The beauty of adjustment layers in Photoshop is that if you change your mind later, you can just go back into the layer options and choose a different LUT!

Adobe Lightroom Classic

Using LUTs in Lightroom is a little tricky, but doable. The first thing you need to understand is that LUTs are used as profiles in this program. That’s not going to fly if your LUT is in a .cube file format, so here’s what you need to do first:

  1. Go to Photoshop and open an image.
  2. Go to Camera RAW Filter.
  3. Click the Presets icon.
  4. Press Alt while clicking the New Preset icon.
  5. Check Color Lookup Table and give your new profile a name.
  6. Load your LUT file (the .cube one).
  7. This profile will now show up in Lightroom, as well.

Now you’ve got your LUT-turned-profile formatted correctly, it’s time to switch over to Lightroom. Open your image in the Develop module. In the Basic panel, beneath Treatment, you’ll see Profile. (Note: Profiles – and therefore, LUTs – are relatively new to Lightroom, so do a quick update if you don’t see this option.)

  1. Click the icon that looks like a square made of four rectangles to open your Profile Browser.
  2. Scroll down to User Profiles.
  3. You should see the profile you just made! If you have any other profiles, they’ll be in here as well. Click the one you want to apply to your image.

Adobe After Effects

Moving on to Adobe’s video and motion editing programs, things get a little more straightforward. We’re all non-destructive editors here, so we’re going to use an adjustment layer once again to apply our LUT.

  1. Start a new project or open an existing one in Adobe After Effects.
  2. Right click on the timeline and select New Adjustment Layer.
  3. With the adjustment layer selected go to Effect > Utility > Apply Color LUT (or drag and drop Apply Color LUT if the Effects and Presets panel is visible).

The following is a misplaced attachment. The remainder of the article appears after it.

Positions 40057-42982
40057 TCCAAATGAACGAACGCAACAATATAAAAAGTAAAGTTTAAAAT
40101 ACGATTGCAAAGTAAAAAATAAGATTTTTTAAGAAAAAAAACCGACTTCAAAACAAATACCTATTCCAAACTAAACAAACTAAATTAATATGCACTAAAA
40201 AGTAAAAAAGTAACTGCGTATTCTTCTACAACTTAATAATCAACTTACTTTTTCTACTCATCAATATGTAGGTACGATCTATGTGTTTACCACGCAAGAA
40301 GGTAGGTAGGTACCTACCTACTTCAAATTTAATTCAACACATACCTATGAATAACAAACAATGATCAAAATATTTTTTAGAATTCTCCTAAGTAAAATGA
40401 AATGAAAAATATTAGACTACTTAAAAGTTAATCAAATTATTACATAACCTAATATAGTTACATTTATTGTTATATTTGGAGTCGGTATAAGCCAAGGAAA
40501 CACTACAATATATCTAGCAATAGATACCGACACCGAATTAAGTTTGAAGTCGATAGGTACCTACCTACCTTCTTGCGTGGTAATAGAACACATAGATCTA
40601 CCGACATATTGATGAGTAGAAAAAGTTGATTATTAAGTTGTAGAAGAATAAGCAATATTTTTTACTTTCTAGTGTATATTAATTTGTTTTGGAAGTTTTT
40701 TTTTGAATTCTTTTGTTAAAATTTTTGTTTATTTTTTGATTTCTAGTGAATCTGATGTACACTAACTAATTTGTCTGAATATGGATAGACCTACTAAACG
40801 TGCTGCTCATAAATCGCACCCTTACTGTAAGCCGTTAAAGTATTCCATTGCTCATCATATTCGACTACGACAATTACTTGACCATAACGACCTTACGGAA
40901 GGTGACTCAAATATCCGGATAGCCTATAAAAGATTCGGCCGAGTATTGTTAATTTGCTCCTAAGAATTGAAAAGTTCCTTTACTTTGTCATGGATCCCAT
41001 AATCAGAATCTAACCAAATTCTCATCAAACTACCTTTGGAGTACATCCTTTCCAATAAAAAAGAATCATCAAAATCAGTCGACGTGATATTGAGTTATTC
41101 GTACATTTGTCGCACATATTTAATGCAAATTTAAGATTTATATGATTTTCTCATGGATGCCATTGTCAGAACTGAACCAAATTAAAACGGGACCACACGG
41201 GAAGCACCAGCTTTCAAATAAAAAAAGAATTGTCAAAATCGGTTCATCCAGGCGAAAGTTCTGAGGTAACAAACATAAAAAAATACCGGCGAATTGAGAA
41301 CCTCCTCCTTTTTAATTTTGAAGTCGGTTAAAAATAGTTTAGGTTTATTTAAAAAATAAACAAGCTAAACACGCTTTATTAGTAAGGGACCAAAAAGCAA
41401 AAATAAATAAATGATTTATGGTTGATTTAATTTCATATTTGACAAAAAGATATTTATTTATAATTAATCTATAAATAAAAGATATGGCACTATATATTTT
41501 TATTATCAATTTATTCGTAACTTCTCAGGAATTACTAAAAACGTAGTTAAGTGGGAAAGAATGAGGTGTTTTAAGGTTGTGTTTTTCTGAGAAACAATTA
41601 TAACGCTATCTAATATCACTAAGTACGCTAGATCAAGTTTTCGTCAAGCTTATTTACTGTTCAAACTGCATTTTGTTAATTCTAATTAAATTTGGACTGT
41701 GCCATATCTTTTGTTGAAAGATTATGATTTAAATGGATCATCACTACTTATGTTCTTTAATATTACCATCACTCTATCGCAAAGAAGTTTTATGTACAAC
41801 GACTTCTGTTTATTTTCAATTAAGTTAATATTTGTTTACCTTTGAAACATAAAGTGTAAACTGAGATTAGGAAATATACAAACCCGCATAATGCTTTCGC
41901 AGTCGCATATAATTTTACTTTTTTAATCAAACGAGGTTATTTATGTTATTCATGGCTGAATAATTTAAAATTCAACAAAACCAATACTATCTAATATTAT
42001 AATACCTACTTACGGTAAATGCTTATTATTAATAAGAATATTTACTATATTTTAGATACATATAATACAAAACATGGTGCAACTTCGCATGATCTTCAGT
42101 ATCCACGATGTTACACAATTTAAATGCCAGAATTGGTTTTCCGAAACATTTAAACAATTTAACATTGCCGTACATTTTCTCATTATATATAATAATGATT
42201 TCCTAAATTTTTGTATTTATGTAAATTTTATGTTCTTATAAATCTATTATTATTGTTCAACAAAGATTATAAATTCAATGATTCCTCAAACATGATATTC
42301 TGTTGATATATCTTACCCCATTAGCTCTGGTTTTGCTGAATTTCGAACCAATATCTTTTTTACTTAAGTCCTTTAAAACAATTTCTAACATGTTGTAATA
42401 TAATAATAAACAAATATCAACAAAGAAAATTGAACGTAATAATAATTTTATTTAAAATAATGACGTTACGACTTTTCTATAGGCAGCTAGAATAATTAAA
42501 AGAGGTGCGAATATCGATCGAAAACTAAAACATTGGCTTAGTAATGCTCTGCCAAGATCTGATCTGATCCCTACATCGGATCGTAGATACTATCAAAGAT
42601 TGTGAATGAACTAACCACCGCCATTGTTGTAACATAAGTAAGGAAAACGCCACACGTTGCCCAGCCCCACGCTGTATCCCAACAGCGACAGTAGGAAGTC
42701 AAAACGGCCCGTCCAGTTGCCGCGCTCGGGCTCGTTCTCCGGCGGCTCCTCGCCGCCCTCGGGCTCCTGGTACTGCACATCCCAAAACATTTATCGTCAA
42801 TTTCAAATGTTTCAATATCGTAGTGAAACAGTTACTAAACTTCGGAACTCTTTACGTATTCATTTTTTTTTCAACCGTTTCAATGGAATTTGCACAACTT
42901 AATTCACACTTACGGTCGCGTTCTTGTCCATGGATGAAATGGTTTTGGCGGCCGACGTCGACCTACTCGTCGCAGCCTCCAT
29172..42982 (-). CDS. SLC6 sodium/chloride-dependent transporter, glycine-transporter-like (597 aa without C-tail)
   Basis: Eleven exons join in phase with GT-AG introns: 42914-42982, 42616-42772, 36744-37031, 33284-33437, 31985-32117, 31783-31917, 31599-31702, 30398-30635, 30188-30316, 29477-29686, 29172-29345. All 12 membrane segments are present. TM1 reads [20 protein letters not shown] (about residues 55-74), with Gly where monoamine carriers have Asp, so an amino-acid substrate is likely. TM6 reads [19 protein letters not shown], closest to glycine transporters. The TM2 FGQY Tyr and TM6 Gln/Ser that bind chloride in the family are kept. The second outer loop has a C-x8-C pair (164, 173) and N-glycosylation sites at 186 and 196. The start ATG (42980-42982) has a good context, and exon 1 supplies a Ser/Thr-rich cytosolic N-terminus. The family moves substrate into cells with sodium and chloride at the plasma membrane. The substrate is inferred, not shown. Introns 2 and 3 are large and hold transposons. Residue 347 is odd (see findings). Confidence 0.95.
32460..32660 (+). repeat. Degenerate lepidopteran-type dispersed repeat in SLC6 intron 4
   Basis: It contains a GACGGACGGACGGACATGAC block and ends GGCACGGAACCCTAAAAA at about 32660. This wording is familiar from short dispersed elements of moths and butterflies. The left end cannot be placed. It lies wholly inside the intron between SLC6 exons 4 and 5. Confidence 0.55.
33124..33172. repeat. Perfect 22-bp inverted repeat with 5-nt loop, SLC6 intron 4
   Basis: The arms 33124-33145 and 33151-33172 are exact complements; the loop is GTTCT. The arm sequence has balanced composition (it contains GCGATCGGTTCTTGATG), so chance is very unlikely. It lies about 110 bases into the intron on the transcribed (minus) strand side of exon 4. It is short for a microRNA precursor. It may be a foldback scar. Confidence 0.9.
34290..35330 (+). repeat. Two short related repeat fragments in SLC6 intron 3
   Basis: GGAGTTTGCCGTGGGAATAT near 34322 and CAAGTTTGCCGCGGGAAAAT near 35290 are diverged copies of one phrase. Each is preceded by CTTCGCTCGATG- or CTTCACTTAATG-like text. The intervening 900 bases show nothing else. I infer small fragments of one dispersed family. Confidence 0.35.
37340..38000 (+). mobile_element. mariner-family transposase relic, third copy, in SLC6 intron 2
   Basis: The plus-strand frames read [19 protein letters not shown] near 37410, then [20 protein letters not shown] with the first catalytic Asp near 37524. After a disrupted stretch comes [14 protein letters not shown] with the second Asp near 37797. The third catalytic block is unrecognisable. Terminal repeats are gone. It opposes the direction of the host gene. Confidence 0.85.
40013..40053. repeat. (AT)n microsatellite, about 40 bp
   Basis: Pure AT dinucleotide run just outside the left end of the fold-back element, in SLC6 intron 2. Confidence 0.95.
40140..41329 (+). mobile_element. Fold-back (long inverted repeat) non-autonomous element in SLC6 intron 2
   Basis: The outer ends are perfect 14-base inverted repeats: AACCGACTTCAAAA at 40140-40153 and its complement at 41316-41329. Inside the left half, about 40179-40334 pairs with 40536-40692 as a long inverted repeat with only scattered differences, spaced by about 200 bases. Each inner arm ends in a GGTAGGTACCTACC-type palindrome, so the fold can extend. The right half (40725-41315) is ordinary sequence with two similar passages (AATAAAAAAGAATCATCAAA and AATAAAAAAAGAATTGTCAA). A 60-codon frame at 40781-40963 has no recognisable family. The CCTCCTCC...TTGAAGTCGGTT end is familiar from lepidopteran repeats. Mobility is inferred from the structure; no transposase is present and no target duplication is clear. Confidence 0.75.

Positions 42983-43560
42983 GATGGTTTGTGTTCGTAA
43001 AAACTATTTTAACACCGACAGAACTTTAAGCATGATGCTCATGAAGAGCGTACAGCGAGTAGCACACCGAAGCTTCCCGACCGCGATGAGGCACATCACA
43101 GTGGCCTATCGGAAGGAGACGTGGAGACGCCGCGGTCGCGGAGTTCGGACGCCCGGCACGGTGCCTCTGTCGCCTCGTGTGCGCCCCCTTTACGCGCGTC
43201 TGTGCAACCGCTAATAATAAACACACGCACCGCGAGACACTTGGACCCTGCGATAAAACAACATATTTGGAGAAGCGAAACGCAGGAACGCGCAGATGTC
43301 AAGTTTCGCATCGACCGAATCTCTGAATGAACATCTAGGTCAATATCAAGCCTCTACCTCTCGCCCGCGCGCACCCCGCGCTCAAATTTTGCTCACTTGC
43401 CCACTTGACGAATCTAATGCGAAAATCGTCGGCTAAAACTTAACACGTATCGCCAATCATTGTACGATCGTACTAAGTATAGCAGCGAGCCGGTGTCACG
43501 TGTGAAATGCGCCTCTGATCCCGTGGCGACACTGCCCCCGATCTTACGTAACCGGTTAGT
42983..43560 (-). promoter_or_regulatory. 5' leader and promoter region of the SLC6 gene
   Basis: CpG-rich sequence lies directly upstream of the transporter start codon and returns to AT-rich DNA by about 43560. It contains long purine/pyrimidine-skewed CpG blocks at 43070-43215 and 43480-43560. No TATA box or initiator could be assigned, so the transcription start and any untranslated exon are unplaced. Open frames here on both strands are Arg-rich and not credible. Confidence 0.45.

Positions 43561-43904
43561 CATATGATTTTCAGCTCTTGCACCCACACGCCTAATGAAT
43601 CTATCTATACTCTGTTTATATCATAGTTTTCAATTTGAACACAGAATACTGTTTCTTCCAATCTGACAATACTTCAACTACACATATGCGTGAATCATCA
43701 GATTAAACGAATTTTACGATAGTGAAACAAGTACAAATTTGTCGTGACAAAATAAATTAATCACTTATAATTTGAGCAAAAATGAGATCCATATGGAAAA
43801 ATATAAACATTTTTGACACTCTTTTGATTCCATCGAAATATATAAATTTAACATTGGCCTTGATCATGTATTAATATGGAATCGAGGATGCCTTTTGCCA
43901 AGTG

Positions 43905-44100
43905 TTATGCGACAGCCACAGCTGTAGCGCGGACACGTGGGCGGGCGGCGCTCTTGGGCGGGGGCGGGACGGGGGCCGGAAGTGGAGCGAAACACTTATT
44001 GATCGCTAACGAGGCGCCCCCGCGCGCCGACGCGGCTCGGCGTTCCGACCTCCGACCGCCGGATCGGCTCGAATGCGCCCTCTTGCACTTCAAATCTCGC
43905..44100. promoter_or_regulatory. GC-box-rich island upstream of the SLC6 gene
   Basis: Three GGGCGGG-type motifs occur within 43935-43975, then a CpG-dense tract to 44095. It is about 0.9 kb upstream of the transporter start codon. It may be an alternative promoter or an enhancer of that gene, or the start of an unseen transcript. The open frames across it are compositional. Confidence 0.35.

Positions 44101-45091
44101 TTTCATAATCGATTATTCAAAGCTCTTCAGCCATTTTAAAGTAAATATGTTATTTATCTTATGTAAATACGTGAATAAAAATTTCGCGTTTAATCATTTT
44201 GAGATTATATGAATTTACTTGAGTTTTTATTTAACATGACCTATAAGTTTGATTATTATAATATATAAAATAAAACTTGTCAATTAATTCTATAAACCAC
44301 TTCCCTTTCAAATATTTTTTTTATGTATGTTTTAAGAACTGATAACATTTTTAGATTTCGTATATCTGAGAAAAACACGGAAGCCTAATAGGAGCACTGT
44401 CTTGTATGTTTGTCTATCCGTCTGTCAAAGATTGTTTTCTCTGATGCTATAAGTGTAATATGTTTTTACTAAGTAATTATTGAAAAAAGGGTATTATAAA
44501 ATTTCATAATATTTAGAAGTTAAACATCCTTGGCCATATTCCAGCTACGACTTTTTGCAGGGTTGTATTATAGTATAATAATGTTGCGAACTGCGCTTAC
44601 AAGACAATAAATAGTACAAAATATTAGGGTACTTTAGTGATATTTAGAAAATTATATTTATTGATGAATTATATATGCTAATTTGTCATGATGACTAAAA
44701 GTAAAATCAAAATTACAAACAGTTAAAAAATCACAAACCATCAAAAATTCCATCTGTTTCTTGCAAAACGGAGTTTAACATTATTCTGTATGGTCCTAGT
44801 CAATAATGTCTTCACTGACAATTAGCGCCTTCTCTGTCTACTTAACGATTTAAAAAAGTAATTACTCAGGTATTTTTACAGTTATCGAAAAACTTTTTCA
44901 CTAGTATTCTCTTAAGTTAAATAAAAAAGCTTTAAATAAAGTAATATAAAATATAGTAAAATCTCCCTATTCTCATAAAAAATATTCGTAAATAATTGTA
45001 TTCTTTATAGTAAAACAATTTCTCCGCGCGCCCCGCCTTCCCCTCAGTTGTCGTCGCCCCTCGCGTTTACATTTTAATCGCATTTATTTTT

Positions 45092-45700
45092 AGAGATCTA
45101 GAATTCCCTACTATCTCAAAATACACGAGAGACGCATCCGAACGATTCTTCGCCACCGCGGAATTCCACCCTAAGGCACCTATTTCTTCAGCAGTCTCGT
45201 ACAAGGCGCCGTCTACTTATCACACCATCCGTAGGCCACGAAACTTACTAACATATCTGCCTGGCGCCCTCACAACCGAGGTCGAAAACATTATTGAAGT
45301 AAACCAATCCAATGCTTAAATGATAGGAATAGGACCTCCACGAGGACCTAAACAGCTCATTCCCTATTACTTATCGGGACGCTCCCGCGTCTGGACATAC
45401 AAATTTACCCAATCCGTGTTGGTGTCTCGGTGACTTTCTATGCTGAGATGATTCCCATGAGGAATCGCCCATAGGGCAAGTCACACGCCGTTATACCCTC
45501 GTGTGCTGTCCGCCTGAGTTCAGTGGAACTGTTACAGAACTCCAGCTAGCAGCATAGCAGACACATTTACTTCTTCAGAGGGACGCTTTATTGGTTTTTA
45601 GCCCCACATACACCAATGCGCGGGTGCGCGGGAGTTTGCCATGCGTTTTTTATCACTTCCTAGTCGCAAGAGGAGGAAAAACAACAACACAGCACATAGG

4. Browse in the dialog box to find and select the desired LUT.

You can modify the intensity of the LUT after that point in the Effects panel.

Adobe Premiere Pro

Premiere Pro’s workflow is similar to After Effects, but not identical. We’ll still start off with an adjustment layer, so that any changes needed later on can be made non-destructively.

  1. Open your footage in Premiere Pro.
  2. Right click within the Project panel.
  3. Select New Item, then Adjustment Layer. Click OK in the dialog box.
  4. With your new adjustment layer selected, go to the Color menu (at the top of the program).
  5. Open the Creative tab in the Lumetri Color panel.
  6. Click the dropbox next to Look to open the menu.
  7. You can now select a LUT from the menu or click Browse to find one you’ve saved on your device.

To change the intensity, use the slider immediately below the thumbnail beneath the Look dropdown.

Avid Media Composer

If you’re not an Adobe subscriber, there are many other editors that support LUT use. We’ll start here with Avid Media Composer. First, you’ll need to install your LUT:

  1. Go to Settings > Color Management.
  2. In the dialog box that opens, click Select LUT File.
  3. Browse to find the file you want to use, select it, and click Open. (You may see a message that it installed correctly. You can dismiss it and close out the Select LUT File dialog box.)

Now you can apply it to your footage:

  1. Go to Effects > Image
  2. On the right side of the screen you’ll see the available effects. Drag and drop Color LUT to your footage.
  3. Select Effect Mode (the leftmost icon right above your timeline).
  4. Beneath Available LUTs in the menu that opens, you’ll see a blank box. Click the box to find and select the desired LUT.

DaVinci Resolve 16

DaVinci Resolve is gaining ground quickly as an alternative to Adobe, with advanced options for color grading and video processing in general. Applying your LUT in this program is simpler than it seems at first glance:

  1. Open your project in DaVinci Resolve.
  2. At the bottom right of the program you’ll see the Settings icon. Click on it.
  3. Under Color Management, select Open LUT Folder.
  4. You can now open a Finder window containing your LUT. Drag and drop the correct file into the open DaVinci Resolve folder.
  5. Close the folders and refresh your options by clicking Update Lists.
  6. Select your LUT from the 3D Input Lookup Table dropdown menu and click Save.

Final Cut Pro X

Final Cut Pro X is a good solution for macOS users who shy away from Adobe products. To apply your LUT in this program:

  1. Select your footage in the Final Cut Pro timeline.